Striking a Turkey-style Brexit deal would reduce us to 'semi-colonial status', Britain warned

A former top Turkish diplomat said a replica of his country’s agreement would not be the “most intelligent” choice for the UK.

Mehmet Ogutcu, who helped negotiate Ankara’s customs arrangement, revealed some Turkish politicians feel being in the customs union has reduced them to rule takers from Brussels.

He explained Turkey has “not been in the decision making process at all” when it comes to EU trade deals but still has to accept their terms.

His remarks came as it emerged EU officials are considering consulting Britain – but not giving us a vote – if the Government U-turns on the Customs Union.

Mr Ogutcu told The Sun: “Being part of the Customs Union but not being able to make favourable trade deals with the rest of the world, and being subjected to unilateral EU rules and decisions in which you are not allowed to participate, do not look the most intelligent and win-win way of integration in terms of protecting your national interests."

He went on: “Hence, you either negotiate a different generation of the Customs Union with the EU, allowing the UK to shape its own overseas trade interests while protecting EU market share, or accept the acquis as it is which will stretch the whole logic of Brexit.”

He added: “With no influence in decisions on free trade agreements with the rest of the world and no membership prospects, the Customs Union has effectively reduced Turkey to a semi-colonial status, as some politicians argue.”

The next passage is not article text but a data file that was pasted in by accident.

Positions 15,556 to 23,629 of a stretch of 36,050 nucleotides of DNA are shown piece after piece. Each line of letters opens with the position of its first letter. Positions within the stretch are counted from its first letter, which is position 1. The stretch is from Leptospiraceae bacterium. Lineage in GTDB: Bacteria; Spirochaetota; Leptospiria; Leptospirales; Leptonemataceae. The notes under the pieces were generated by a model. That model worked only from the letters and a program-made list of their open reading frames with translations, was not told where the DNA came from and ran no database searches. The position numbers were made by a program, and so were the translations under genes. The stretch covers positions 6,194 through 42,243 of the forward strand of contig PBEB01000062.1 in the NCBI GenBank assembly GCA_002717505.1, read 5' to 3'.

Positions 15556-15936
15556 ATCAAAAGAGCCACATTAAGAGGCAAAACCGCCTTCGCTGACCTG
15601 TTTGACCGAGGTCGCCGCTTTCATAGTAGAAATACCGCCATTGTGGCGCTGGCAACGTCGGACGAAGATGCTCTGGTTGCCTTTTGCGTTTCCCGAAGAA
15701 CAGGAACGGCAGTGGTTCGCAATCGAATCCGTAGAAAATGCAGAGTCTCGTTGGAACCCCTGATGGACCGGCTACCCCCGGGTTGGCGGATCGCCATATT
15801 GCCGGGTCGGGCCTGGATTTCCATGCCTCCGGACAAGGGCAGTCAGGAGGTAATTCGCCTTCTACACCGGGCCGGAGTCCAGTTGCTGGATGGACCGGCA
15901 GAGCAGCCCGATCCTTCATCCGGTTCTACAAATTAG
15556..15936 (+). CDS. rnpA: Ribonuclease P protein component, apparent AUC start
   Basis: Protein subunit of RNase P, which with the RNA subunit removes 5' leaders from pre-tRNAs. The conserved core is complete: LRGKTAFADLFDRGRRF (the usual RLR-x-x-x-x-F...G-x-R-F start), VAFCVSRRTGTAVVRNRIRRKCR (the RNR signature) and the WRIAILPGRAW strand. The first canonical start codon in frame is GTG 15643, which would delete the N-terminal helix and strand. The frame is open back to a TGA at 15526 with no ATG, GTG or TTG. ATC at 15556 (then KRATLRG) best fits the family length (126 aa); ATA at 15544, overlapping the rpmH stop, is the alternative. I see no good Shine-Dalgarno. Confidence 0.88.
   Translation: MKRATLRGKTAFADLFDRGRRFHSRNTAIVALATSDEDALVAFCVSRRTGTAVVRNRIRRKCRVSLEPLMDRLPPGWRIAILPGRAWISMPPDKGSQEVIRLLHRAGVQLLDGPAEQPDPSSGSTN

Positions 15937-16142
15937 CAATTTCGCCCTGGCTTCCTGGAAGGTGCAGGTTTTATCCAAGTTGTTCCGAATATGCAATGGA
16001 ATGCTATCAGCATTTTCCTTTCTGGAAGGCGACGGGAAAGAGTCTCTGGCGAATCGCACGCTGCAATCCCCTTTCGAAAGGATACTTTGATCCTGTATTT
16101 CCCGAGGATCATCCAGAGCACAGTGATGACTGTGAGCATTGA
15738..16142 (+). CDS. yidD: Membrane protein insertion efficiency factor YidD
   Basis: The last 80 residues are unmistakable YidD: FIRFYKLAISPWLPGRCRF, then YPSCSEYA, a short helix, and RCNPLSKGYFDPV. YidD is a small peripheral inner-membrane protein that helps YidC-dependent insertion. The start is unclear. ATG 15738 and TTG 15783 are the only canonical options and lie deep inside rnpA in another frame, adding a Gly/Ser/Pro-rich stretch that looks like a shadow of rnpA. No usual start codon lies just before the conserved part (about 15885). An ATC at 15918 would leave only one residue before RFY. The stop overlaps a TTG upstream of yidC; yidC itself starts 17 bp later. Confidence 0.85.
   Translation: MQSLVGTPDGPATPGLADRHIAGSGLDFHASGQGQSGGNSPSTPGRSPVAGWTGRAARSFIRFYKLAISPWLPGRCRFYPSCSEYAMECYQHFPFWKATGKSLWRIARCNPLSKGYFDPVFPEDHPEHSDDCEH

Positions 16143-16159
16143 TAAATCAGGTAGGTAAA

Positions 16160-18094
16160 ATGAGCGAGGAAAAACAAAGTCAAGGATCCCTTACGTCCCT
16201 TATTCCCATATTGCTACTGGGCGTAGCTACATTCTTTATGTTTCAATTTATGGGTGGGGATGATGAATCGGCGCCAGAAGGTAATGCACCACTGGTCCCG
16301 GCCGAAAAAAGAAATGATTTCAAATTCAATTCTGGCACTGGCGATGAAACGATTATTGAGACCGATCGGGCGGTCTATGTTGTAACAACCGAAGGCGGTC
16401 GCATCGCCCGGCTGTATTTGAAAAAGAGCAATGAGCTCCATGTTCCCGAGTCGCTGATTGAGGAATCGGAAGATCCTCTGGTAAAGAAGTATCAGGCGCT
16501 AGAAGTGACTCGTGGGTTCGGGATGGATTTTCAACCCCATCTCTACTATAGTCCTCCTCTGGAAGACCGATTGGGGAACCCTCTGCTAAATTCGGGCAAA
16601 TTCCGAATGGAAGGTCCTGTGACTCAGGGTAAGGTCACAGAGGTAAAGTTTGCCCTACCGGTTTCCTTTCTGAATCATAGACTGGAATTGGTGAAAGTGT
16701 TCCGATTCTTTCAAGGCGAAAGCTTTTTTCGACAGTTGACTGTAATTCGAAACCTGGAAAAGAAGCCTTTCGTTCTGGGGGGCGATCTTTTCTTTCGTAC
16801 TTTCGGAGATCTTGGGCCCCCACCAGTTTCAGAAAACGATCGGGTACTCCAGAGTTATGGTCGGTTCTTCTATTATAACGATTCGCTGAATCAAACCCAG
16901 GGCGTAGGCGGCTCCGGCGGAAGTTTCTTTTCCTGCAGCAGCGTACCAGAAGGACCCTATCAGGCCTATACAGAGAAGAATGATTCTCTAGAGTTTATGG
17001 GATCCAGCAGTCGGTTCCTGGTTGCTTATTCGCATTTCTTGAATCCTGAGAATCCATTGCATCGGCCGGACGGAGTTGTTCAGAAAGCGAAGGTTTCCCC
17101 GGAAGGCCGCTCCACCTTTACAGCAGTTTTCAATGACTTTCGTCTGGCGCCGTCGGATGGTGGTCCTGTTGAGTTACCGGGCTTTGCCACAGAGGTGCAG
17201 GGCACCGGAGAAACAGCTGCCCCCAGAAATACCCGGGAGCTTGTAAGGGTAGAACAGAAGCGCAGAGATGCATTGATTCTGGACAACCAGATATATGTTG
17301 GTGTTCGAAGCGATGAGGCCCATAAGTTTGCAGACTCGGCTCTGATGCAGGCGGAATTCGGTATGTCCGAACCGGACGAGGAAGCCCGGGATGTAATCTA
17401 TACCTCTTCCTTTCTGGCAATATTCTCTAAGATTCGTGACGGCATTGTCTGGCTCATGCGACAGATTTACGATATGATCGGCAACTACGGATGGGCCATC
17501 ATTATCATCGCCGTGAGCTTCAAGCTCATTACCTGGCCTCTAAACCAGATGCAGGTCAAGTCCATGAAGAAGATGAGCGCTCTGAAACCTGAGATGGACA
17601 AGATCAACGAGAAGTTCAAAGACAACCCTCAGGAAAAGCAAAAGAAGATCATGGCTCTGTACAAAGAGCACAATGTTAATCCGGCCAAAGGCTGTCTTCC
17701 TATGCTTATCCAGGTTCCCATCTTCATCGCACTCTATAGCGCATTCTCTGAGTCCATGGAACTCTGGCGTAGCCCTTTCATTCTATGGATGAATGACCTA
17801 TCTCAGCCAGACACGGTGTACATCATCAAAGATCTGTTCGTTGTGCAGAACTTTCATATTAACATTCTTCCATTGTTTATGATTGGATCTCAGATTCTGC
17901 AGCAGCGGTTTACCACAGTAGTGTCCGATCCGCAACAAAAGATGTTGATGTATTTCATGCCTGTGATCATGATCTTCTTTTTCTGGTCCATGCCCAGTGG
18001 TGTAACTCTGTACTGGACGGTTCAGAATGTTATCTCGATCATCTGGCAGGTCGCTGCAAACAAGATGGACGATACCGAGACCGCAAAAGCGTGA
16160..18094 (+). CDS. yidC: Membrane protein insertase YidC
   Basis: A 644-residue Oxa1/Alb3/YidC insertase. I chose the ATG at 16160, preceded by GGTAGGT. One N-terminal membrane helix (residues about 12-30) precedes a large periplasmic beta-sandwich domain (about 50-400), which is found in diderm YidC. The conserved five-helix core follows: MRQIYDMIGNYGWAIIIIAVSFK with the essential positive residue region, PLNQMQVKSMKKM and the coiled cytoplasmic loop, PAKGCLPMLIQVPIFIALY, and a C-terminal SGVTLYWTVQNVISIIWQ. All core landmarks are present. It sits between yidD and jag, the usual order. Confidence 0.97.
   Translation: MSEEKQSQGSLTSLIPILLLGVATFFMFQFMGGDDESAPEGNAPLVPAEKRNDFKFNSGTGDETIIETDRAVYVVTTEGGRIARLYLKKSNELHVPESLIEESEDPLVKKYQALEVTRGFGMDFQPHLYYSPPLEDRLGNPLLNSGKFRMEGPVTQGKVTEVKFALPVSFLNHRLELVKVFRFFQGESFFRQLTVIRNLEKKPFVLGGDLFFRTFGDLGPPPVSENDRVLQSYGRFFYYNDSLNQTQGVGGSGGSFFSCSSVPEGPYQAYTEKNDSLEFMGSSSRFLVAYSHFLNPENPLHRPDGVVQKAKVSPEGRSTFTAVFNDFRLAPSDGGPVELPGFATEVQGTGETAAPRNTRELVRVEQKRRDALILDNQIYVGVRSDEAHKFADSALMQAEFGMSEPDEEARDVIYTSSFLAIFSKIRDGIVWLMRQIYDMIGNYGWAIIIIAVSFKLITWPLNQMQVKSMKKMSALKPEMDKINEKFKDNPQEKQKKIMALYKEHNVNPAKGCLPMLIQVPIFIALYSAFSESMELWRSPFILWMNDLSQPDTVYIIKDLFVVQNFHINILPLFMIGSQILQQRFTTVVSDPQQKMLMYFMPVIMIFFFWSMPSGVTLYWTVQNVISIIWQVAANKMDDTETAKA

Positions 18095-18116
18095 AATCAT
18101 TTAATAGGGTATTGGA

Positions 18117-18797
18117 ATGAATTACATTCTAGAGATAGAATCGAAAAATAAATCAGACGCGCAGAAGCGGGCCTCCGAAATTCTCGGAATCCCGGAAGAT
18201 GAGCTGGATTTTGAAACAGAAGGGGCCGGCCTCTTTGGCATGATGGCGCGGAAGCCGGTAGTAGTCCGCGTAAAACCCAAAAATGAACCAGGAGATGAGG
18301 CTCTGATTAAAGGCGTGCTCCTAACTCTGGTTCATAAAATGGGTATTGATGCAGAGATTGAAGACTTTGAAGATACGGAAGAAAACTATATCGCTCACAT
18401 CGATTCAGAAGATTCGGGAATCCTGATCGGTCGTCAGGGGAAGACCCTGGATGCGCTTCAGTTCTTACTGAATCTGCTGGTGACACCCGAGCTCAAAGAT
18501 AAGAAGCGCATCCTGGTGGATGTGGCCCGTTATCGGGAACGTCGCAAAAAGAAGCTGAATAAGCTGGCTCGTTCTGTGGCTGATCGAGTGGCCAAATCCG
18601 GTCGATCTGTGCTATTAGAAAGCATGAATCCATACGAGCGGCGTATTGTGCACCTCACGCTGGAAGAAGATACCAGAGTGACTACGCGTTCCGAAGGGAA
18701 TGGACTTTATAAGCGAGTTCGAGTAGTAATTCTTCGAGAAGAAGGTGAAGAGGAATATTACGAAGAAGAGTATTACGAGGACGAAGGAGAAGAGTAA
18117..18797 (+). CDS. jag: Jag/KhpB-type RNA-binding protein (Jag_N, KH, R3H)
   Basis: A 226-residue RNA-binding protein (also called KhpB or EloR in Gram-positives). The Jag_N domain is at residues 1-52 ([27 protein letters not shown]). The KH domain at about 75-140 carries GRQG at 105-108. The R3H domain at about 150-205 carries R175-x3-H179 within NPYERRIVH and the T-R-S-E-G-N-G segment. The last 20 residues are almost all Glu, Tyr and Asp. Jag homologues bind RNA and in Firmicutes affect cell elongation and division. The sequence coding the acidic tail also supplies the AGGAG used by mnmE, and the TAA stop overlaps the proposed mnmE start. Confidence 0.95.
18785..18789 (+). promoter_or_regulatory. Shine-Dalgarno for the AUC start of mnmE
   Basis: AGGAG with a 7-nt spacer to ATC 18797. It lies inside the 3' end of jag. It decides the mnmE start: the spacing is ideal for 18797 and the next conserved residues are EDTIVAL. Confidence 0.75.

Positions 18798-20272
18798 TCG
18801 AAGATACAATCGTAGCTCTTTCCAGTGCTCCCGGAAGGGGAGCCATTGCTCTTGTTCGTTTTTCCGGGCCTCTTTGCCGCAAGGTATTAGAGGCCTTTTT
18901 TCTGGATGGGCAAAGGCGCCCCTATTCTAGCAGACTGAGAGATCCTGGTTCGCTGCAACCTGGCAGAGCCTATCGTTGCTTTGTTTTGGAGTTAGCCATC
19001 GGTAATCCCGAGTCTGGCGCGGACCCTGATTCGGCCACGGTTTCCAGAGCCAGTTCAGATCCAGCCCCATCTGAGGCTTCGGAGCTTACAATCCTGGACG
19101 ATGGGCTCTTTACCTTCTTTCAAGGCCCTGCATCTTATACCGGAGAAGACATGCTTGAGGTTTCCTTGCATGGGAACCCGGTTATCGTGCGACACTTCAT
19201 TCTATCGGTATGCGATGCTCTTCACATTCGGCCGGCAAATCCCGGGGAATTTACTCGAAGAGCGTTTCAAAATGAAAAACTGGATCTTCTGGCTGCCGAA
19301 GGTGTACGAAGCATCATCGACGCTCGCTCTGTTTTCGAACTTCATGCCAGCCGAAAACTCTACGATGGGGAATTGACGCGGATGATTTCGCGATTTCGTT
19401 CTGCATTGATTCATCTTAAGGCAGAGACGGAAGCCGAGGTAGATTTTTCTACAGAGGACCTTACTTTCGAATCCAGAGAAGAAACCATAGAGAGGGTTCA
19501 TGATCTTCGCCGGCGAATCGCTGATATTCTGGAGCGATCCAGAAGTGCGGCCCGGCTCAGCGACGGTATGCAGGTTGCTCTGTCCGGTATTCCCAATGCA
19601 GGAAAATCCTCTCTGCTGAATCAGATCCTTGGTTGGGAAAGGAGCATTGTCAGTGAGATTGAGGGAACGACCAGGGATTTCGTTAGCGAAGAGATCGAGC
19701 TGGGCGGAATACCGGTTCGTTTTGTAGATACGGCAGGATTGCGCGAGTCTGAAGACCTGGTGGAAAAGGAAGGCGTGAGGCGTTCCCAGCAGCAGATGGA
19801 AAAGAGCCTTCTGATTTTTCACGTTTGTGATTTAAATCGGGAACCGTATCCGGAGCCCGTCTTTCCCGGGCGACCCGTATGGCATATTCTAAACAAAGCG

The former diplomat, who is now chairman of UK-based Global Resources Partnership, delivered his warning as Remainer MPs grew increasingly confident of defeating the Government over leaving the bloc’s customs arrangement.

Parliament will get a non-binding vote on the issue today after europhile Lords inserted an amendment calling for Customs Union membership into the EU Withdrawal Bill.

Senior eurosceptic Cabinet members like Boris Johnson and Liam Fox have reportedly threatened to resign in protest if Theresa May waters down her position.

Yesterday Brexit secretary David Davis added to the pressure on the PM by telling parliament remaining in the bloc’s trade policy after we leave would be a “failure”.

Downing Street has restated its position that the UK will be leaving the Customs Union after Brexit but said a defeat in the Commons would not represent a ‘no confidence’ vote.

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